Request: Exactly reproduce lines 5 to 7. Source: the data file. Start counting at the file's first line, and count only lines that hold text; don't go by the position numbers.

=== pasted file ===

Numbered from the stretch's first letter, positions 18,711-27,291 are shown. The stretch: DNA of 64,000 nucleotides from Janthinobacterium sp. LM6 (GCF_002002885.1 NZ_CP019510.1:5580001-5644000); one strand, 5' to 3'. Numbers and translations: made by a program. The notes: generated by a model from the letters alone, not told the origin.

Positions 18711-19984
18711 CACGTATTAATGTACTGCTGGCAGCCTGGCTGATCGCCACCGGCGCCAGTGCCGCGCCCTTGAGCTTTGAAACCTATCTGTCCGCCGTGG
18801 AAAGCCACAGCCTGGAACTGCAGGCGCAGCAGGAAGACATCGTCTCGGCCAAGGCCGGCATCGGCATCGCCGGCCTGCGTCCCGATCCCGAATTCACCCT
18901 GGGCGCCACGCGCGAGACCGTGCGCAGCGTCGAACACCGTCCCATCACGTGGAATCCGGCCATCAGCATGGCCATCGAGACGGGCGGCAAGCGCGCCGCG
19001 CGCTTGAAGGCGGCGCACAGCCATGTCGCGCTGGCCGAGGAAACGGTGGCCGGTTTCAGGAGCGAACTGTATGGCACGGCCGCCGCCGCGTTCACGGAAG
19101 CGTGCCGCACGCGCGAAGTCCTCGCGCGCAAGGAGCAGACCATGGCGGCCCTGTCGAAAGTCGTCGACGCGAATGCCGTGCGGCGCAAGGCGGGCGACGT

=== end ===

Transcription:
18901 GGGCGCCACGCGCGAGACCGTGCGCAGCGTCGAACACCGTCCCATCACGTGGAATCCGGCCATCAGCATGGCCATCGAGACGGGCGGCAAGCGCGCCGCG
19001 CGCTTGAAGGCGGCGCACAGCCATGTCGCGCTGGCCGAGGAAACGGTGGCCGGTTTCAGGAGCGAACTGTATGGCACGGCCGCCGCCGCGTTCACGGAAG
19101 CGTGCCGCACGCGCGAAGTCCTCGCGCGCAAGGAGCAGACCATGGCGGCCCTGTCGAAAGTCGTCGACGCGAATGCCGTGCGGCGCAAGGCGGGCGACGT